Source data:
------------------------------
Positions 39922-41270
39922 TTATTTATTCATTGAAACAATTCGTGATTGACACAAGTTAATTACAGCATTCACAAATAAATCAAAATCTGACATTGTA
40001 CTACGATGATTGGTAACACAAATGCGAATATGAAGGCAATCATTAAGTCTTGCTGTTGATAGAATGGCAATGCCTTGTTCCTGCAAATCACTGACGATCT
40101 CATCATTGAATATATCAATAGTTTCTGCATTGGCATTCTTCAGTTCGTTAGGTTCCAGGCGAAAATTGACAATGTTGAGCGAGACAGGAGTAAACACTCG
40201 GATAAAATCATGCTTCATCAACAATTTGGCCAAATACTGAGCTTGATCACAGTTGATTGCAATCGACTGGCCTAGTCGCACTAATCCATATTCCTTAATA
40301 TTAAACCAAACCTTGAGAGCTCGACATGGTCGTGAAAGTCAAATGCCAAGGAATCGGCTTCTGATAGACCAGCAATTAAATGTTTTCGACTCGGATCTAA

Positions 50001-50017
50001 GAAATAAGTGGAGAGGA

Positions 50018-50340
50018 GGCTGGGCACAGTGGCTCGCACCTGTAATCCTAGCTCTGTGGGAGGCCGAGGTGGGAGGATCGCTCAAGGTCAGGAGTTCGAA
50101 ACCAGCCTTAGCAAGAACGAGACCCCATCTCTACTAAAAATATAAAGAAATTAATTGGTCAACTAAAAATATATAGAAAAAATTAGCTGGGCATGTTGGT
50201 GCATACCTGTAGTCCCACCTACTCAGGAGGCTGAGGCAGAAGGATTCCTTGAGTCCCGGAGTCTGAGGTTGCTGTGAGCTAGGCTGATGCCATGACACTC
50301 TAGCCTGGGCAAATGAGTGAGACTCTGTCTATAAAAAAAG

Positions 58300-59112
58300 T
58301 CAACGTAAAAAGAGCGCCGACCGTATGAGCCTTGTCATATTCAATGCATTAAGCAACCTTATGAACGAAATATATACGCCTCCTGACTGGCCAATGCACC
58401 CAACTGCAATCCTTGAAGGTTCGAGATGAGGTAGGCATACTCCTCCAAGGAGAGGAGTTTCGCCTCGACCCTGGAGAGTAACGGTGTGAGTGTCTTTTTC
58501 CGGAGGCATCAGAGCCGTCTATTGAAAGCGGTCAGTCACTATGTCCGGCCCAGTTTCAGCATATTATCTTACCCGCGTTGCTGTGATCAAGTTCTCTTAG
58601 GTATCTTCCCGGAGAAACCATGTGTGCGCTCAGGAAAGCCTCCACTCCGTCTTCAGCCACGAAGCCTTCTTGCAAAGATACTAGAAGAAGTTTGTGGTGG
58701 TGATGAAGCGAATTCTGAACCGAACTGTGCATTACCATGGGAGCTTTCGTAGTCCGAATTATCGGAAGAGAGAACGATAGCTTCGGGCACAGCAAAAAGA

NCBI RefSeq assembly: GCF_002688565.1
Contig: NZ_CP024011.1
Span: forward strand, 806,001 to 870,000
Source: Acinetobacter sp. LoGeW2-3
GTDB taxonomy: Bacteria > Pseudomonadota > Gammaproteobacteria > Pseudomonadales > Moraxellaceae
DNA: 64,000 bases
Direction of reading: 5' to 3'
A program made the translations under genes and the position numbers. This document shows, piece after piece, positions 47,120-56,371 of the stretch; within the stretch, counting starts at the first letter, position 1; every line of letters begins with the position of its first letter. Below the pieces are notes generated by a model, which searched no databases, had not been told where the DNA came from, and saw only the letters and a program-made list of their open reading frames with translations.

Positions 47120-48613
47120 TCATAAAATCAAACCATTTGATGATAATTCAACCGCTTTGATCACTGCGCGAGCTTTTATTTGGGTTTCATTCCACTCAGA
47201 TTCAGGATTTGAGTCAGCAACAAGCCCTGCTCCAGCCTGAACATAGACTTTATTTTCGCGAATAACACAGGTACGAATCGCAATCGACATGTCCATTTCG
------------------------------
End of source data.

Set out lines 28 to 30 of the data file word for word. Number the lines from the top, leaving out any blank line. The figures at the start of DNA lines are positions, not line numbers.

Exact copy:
A program made the translations under genes and the position numbers. This document shows, piece after piece, positions 47,120-56,371 of the stretch; within the stretch, counting starts at the first letter, position 1; every line of letters begins with the position of its first letter. Below the pieces are notes generated by a model, which searched no databases, had not been told where the DNA came from, and saw only the letters and a program-made list of their open reading frames with translations.

Positions 47120-48613
47120 TCATAAAATCAAACCATTTGATGATAATTCAACCGCTTTGATCACTGCGCGAGCTTTTATTTGGGTTTCATTCCACTCAGA